(Vielen dank [es ist fur dich, Michael!] to Tamara for giving me this book for Christmas. I have been lured by its title many, many times and had been wanting to read it for ages. Little did either of us know....)
This is a bad book. It's packaged as - and I daresay written for the market of - "chick lit," and it does the term absolute disservice (even when one recalls how insultingly awful most chick lit is). This may be the worst of this genre I've read, and that's saying a lot.
The author really seems to love Bollywood, and believe me, I can understand having a hard time containing one's love of Bollywood to oneself. But that doesn't make up for not having an interesting story to tell - the plot device of an American actress in her first Bollywood movie could have been funny, but we have to care about her and what she discovers. I felt like this was simply an excuse to try to get the uninitiated to watch Bollywood. A very fine mission, I am the first to agree. But not like this. It showed all of the bad stereotypes and none of the good, all of the ridiculous with none of the seductive joy that holds those bits together. This was littered with little preachy-teachy bits that didn't fit in and just clunked along. Sentences like "I hear Bollywood fans number almost a billion" and "the [Gateway of India] had been open to visitors since 1924" have nothing to do with the story and nothing to do with the breezy, surface tone that the rest of the book uses.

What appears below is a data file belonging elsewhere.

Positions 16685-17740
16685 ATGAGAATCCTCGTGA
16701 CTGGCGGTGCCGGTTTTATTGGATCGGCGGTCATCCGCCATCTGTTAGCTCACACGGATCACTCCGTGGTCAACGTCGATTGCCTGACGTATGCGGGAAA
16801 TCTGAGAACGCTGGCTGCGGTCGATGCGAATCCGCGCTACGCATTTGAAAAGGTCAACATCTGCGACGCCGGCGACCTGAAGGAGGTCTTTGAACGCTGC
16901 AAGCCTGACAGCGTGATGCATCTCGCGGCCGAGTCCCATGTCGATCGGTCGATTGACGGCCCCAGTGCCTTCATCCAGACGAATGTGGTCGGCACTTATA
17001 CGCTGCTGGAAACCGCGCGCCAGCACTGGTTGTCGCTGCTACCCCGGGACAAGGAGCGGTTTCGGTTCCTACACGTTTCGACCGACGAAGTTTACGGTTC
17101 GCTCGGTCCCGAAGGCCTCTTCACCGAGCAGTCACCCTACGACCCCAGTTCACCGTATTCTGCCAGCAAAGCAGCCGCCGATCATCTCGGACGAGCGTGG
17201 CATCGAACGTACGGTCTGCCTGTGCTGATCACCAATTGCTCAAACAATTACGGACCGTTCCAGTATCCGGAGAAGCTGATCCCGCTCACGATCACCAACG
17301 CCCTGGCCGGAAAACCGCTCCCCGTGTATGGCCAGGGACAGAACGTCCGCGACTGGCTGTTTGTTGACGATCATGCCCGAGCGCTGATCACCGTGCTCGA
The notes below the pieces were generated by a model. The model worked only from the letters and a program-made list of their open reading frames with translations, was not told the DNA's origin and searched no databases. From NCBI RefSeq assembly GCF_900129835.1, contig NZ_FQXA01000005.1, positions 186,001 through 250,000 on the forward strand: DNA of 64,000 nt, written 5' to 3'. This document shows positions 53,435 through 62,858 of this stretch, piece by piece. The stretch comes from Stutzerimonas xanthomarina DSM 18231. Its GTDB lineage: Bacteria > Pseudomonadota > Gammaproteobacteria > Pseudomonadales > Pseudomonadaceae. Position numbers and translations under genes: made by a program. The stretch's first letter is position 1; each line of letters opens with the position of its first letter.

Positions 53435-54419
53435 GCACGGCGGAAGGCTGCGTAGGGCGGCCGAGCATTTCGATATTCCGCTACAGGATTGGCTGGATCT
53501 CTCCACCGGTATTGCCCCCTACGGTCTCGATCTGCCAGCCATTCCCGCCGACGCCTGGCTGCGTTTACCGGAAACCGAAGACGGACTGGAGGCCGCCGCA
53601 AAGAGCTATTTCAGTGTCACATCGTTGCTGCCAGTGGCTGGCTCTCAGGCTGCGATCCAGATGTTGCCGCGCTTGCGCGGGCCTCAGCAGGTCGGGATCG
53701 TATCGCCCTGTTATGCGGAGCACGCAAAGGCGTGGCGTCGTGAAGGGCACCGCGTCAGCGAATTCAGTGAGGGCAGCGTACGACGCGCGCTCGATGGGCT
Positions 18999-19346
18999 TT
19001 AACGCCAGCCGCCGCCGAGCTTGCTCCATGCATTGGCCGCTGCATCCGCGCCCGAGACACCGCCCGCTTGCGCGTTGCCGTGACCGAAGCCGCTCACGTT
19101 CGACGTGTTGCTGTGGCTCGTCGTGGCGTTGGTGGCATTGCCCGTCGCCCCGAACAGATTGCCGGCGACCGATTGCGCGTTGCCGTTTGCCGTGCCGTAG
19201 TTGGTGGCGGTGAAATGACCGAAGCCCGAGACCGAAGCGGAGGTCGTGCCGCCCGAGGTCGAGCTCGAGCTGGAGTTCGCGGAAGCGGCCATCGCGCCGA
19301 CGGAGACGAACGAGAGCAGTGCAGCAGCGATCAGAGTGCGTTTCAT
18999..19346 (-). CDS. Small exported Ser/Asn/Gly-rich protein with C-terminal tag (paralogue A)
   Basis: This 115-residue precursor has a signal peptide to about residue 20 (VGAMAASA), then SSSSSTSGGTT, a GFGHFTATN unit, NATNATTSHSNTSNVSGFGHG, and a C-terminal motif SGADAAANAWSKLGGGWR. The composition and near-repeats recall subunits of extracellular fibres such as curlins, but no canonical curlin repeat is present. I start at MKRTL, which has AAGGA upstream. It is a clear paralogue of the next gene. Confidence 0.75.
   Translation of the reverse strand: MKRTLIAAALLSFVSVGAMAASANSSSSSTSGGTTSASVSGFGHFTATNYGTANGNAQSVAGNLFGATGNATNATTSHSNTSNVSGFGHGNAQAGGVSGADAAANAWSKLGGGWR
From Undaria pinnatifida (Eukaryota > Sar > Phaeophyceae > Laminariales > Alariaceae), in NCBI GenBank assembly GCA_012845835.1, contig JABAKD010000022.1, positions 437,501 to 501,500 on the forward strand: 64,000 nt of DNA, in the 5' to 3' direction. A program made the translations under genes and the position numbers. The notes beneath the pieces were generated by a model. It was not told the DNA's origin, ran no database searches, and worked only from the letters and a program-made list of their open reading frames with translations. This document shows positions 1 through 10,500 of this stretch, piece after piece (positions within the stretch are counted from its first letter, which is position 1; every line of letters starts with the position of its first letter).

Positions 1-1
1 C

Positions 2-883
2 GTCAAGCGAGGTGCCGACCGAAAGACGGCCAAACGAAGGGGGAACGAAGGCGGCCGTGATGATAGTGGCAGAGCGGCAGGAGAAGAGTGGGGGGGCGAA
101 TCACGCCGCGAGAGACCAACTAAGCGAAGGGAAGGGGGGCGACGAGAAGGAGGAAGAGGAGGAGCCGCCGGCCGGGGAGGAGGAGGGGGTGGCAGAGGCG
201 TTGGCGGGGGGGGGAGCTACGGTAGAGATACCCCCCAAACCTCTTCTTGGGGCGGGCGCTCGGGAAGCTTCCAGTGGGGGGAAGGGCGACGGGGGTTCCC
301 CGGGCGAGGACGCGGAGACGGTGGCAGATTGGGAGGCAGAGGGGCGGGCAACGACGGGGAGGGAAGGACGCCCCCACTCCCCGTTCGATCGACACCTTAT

So I can see how the author meant well. A fish-out-of-water/insider look at Bollywood is a great idea, and I'd read other stabs at it. I also have to say that the plot of the movie the protagonist stars in is delightfully bad and almost conceivable, and if anyone wants to know what it is, get a copy from your local library and I'll tell you the page numbers to read. Otherwise, I am sad to say, in the time it takes you to wade through this, you could just go watch KKHH and your favorite bits of KNPH. Might as well be true to your love, hai na?